The Miami Heat came into Game 3 of the 2014 NBA Finals full of confidence and to be fair, they had every right to be. After all, they had just handed the San Antonio Spurs only their second home loss of the playoffs. Plus, they were heading back to their home court, where they boasted an 8-0 record in the postseason. Unfortunately, that may have been their undoing in the end as they were thoroughly beaten 111-92.
With a chance to take what could have been a decisive lead in the series, Miami instead came out sluggish and sloppy in the opening minutes. San Antonio on the other hand were treating it like a Game 7, which resulted in them pouring in 41 points in the first quarter and 71 points by halftime.
The worst thing about it though is that the Spurs’ “Big Three” weren’t even the ones that did the damage. Nope, swingmen Danny Green and Kawhi Leonard did the honors and the Heat simply had no answers.
Leonard had the whole arsenal on show as he notched 18 of his 29 points in the first 24 minutes. He had it going from outside, hitting 3-of-4 in addition to being aggressive with his approach. As a result, he had plenty of easy looks near the basket and a few trips to the foul line. Green, a lethal 3-point shooter by trade, also contributed 13 points, yet only three of them came from beyond the arc. Instead, he was using Miami’s aggressive closeouts against them by driving past his scrambling defender for an easy finish in the paint, time and time again. Such looks led to more avenues for the rest of the team and San Antonio finished the half with a 75.8 percent conversion rate – which was yet another Finals record. At one point, they even hit an amazing 19 of their 21 attempts from the field.
The duo’s aggression also paid dividends on defense and it was a huge factor in coercing Miami into careless mistakes. Their activity brought about five of the team’s seven steals at the half and helped to put the Heat’s turnover figure at 10. With such outstanding shooting, disruptive defense, as well as the Miami Heat’s lackadaisical play, perhaps it shouldn’t be that much of a surprise that much of surprise the home team were down 21 come halftime. And Coach Erik Spoelstra was not at all pleased.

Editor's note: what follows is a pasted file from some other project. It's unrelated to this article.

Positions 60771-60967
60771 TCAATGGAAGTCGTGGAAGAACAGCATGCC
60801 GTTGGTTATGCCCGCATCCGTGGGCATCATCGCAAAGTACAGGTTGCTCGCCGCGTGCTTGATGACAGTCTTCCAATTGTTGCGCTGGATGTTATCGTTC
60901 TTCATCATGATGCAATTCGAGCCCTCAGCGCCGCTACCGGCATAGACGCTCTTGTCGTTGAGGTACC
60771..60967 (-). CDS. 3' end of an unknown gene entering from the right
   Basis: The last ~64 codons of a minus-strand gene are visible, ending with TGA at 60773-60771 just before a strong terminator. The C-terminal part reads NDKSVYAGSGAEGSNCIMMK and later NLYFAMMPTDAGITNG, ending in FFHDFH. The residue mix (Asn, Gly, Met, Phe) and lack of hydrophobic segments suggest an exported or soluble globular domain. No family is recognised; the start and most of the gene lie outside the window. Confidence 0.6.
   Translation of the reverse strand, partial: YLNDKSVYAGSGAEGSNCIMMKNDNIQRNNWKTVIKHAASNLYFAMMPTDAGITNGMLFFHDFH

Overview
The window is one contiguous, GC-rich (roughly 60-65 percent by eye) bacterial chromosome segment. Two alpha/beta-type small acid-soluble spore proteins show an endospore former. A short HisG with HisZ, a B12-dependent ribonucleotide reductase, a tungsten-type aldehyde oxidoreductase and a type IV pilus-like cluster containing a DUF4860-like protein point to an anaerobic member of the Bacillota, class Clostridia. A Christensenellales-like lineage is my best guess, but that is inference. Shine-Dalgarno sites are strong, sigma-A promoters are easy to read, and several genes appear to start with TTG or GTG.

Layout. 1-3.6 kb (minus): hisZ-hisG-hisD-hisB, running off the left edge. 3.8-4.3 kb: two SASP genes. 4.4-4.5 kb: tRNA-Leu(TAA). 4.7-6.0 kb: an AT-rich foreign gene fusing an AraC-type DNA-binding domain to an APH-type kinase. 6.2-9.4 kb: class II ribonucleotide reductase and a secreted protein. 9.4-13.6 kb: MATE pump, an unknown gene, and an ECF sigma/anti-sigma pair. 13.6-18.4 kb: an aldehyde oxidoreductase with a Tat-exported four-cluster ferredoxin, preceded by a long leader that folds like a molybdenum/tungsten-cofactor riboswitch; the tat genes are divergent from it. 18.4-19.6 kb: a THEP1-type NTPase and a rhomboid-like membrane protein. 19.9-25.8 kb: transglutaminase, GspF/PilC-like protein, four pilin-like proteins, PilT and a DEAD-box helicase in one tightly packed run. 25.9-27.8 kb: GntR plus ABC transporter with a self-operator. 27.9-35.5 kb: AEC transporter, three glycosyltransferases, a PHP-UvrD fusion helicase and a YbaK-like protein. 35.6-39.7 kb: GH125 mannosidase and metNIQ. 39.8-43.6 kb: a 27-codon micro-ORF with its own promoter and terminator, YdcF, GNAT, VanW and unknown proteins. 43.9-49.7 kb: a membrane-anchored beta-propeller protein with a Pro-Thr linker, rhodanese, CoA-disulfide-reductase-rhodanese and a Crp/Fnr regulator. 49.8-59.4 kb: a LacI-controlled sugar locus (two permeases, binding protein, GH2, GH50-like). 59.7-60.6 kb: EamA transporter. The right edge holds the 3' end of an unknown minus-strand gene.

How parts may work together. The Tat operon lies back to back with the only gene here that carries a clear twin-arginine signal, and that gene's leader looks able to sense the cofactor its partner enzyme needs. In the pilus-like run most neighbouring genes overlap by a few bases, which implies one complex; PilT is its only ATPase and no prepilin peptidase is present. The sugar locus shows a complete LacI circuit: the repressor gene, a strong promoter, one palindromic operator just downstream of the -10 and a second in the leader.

“They came out at different gear than what we were playing at and it just seemed we were on our heels in the first half,” he said, during the post-game press conference. “You have to give them [San Antonio] credit for coming out with an aggressive mind-set on both ends.”
Ray Allen wasn’t a happy bunny either.
“It sucks,” said the 3-point shooting maestro. “It really sucks. We didn’t bring any urgency to this game tonight and we were too casual.
“He [Kawhi Leonard] attacked us. They got the ball inside the paint early and you could tell they were going to be aggressive. They were going to force the action and we weren’t ready. …We have to improve.”
Well, in the second half they did improve. Immensely. The lead that had once peaked at 25points was cut down to just seven in the third quarter. And like we have seen them do on so many occasions, the Heat were on the cusp of pulling out a herculean effort to save their skin once more.
But this is San Antonio we’re talking about. They do not wilt so easily.
After a defensive breakdown, Marco Belinelli stepped up to nail a wide open 3-pointer. Not only did it stretch the lead back to double digits, it also buried any momentum Miami had built.
Still, that attempt to claw back into the game was enough for Coach Spo to take some positives from the loss.
“We played a lot harder [in the third quarter],” he said. “It’ll take four quarters of that type of effort in this series and even then, you’re not guaranteed anything. You still have to play well on the other end and the empty possessions are very tough to overcome.”
Likewise, Dwyane Wade is trying to stay positive. He added: “It’s the nature of the playoffs – it’s not always good. This time of the year is dark days for us and tonight. They came here and took care of business. We’ve got to just learn from it, make adjustments and come out early in Game 4.”